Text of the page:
As a very general rule, a computer that can run modern videogames is well-suited to running Revit.
Tip #7 – Adopt Building Information Modelling
As mentioned, Revit makes implementing the BIM methodology easier. It encapsulates the shared nature of BIM and uses your datasets to maximum efficiency. You can’t take advantage of this feature if your workplace hasn’t adopted BIM.
Train your team in BIM before switching from AutoCAD to Revit. The web hosts plenty of resources to help your team to understand BIM. However, you may want to obtain a professional certification as well. There’s no standard course for BIM, as each provider has its own take on the methodology. Research the firm that suits your company’s needs, and use your consultant to get your staff up to speed.
Train your entire team, and don’t assume that an AutoCAD expert will enjoy an easier transition. The software packages have fundamental differences, plus, Revit requires a new way of thinking.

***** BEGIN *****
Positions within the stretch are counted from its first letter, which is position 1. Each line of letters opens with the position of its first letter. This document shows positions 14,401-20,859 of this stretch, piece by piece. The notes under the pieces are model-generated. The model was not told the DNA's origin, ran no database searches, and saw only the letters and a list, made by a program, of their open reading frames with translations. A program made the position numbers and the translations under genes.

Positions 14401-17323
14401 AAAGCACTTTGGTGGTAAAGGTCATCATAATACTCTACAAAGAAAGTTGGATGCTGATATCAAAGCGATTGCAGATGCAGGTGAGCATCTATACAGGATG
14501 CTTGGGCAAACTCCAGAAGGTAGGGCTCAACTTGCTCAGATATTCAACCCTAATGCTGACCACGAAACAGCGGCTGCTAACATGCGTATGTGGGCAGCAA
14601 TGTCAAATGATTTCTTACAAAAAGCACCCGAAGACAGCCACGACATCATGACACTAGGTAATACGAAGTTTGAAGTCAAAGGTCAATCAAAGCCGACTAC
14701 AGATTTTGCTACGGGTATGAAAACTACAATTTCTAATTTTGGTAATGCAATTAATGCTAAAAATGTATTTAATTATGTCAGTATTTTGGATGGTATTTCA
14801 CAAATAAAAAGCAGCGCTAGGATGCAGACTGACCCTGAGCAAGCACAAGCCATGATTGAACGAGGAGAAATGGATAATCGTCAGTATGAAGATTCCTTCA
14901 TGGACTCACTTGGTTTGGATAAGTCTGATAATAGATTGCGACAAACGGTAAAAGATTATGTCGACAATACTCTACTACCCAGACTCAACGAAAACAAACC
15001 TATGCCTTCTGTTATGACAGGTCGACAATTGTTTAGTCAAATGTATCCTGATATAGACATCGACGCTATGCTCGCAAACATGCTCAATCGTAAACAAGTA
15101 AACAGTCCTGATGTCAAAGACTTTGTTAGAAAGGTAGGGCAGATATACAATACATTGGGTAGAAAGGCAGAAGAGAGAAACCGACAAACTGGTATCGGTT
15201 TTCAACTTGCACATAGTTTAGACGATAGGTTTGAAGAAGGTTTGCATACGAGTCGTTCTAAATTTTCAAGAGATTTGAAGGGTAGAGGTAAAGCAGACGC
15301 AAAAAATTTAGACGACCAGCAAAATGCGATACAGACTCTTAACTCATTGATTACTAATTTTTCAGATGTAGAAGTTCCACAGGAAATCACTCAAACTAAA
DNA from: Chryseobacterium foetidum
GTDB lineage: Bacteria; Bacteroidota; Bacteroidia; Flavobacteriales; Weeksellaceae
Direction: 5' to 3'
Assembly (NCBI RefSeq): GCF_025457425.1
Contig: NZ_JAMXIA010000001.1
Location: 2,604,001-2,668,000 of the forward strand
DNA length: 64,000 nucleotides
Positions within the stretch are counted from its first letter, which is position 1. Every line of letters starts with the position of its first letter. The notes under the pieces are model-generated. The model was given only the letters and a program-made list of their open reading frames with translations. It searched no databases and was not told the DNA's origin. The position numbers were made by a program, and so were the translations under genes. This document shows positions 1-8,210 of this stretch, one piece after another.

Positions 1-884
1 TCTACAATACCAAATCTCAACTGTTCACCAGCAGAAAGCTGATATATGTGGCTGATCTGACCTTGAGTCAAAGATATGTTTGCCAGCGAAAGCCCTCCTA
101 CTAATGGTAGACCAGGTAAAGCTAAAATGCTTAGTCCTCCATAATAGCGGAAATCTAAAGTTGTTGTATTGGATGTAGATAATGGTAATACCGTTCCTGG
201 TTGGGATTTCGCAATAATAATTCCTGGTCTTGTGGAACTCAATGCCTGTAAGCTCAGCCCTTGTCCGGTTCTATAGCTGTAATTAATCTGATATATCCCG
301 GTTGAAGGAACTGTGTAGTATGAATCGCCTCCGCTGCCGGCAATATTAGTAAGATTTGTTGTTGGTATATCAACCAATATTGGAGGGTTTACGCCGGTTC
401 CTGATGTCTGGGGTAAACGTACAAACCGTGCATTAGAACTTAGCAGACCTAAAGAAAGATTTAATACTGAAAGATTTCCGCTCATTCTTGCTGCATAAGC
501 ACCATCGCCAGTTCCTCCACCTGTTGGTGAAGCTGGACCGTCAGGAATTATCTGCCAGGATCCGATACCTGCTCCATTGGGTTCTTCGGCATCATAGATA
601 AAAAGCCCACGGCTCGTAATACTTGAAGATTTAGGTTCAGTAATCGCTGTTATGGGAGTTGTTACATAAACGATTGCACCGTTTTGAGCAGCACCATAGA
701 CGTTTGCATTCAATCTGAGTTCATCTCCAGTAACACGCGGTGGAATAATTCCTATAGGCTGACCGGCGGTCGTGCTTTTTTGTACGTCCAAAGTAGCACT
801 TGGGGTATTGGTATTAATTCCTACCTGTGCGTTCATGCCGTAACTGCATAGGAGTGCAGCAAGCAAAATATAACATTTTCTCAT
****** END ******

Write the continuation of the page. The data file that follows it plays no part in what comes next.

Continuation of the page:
Revit isn’t the same thing as BIM, and you don’t have to adopt BIM to use it. However, the software helps you to use BIM concepts with greater efficiency. Furthermore, you’ll get more out of Revit if you commit to BIM.
Tip #8 – Use Revit for Detailing
Despite the many updates since its release, many people still think that Revit can’t handle detailing. In particular, there’s a myth that it’s no good for 2D detailing. This myth is so enduring that some people switch back to AutoCAD to handle 2D detailing, such as wall sections.